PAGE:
Langit came out of the water a second behind the world’s 25th ranked triathlete Rakda Vodickova of Czech Republic at 13 minutes and 59 seconds as she enjoyed an advantage of a minute and 13 seconds over challenger Hoi Long of Macau.

She relaxed in the run leg for a slow 22:20 time but the huge gap Langit had against Long was more than enough to cushion the late surge of her rival who took the silver with 36:21. Taipei’s Chang Luo-Yi bagged the bronze with 36:23 time.

Read the full article from the Philippine Daily Inquirer here.

MILO Marathon 2011 Schedule

Posted: February 20, 2011 in Events, News
Tags: ,

This is it, folks!

The MILO Marathon has always been one of the most anticipated local running events because of its history, the big cash prizes, and the challenge posed by having strict qualifying times. The 2011 schedule has just been released so mark your calendars, everyone!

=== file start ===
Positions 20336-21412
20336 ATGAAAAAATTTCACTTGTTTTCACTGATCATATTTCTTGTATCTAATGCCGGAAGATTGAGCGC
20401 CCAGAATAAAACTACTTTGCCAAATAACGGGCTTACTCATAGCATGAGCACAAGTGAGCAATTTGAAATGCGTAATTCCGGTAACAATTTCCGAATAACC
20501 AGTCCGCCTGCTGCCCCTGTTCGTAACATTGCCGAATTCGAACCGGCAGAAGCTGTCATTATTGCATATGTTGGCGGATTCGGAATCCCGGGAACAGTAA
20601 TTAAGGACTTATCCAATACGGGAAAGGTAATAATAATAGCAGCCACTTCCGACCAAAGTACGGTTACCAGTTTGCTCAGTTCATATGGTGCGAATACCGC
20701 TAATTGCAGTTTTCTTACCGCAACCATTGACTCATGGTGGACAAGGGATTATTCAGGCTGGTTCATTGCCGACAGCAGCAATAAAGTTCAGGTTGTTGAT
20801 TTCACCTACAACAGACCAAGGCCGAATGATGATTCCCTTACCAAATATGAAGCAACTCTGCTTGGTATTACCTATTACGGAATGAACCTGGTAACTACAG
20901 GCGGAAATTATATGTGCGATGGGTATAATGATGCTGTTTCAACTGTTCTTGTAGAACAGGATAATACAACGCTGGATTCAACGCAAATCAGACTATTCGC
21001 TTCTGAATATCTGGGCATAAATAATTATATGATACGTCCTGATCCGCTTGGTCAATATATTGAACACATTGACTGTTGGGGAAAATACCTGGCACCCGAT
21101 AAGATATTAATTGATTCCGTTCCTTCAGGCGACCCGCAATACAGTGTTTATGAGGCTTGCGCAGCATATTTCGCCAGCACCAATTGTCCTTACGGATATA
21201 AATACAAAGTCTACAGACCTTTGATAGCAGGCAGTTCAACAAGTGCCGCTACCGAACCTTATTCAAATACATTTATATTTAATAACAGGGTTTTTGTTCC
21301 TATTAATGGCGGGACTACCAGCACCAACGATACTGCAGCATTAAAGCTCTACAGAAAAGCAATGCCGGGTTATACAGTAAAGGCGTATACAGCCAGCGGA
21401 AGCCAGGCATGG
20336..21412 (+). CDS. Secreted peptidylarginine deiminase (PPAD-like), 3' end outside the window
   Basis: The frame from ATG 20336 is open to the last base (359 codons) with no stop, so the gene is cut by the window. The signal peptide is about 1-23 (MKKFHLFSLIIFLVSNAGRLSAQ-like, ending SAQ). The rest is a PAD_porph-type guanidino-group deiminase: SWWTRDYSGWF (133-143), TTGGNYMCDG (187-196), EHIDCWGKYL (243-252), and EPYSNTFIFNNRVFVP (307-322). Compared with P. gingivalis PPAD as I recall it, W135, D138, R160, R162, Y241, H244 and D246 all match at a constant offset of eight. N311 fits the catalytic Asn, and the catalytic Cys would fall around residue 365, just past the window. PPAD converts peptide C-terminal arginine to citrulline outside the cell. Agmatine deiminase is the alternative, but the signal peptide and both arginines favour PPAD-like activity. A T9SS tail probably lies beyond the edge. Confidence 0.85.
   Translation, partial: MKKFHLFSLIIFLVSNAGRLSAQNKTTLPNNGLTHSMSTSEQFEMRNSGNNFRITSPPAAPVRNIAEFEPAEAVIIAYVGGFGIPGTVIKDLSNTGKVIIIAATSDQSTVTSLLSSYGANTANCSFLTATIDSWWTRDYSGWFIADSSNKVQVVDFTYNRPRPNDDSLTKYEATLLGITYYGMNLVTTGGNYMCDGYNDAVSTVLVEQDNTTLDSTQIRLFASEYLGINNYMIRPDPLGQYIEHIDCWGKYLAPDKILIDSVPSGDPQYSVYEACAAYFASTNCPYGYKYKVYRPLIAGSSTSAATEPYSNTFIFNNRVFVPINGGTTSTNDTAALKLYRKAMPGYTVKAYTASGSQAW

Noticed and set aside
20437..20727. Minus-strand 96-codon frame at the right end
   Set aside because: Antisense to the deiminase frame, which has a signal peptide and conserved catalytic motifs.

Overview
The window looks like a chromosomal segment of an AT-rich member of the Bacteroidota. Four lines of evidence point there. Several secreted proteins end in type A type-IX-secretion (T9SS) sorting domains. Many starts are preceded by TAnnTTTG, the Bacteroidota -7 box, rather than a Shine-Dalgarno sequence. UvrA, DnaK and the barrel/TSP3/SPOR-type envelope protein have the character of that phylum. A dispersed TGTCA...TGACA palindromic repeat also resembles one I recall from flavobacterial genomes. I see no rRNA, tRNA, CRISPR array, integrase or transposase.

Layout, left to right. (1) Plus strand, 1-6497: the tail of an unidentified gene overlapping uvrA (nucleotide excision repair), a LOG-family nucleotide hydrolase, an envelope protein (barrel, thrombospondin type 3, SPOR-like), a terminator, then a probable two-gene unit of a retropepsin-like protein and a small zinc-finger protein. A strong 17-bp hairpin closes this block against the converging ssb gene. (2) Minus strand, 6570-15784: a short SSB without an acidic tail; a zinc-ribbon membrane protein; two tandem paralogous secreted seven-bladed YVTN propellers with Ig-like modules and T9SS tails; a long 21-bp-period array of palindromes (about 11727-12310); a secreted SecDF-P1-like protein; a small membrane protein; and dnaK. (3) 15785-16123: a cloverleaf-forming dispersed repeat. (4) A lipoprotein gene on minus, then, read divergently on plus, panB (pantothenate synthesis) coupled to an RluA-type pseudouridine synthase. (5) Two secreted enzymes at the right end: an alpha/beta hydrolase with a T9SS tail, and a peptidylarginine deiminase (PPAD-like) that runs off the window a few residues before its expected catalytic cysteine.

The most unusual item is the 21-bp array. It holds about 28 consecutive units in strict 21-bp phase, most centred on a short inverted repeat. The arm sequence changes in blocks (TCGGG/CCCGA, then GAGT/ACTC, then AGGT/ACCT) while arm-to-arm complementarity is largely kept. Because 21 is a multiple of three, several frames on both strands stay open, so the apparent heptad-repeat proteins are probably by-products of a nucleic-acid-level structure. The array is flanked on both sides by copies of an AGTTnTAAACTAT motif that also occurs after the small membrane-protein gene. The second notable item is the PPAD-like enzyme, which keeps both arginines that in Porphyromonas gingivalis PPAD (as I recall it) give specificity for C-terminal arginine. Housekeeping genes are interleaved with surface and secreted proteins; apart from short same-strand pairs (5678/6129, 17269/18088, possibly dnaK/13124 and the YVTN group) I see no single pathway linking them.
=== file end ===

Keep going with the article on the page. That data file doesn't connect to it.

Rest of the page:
This year marks its 35th edition, featuring 17 elimination races and one final race on December 11. It kicks off on July 3 in Laoag while the Manila Elimination Leg is on July 31. That should give people plenty of time to prepare. I’m sure every serious runner out there is eager to join and qualify for the Finals.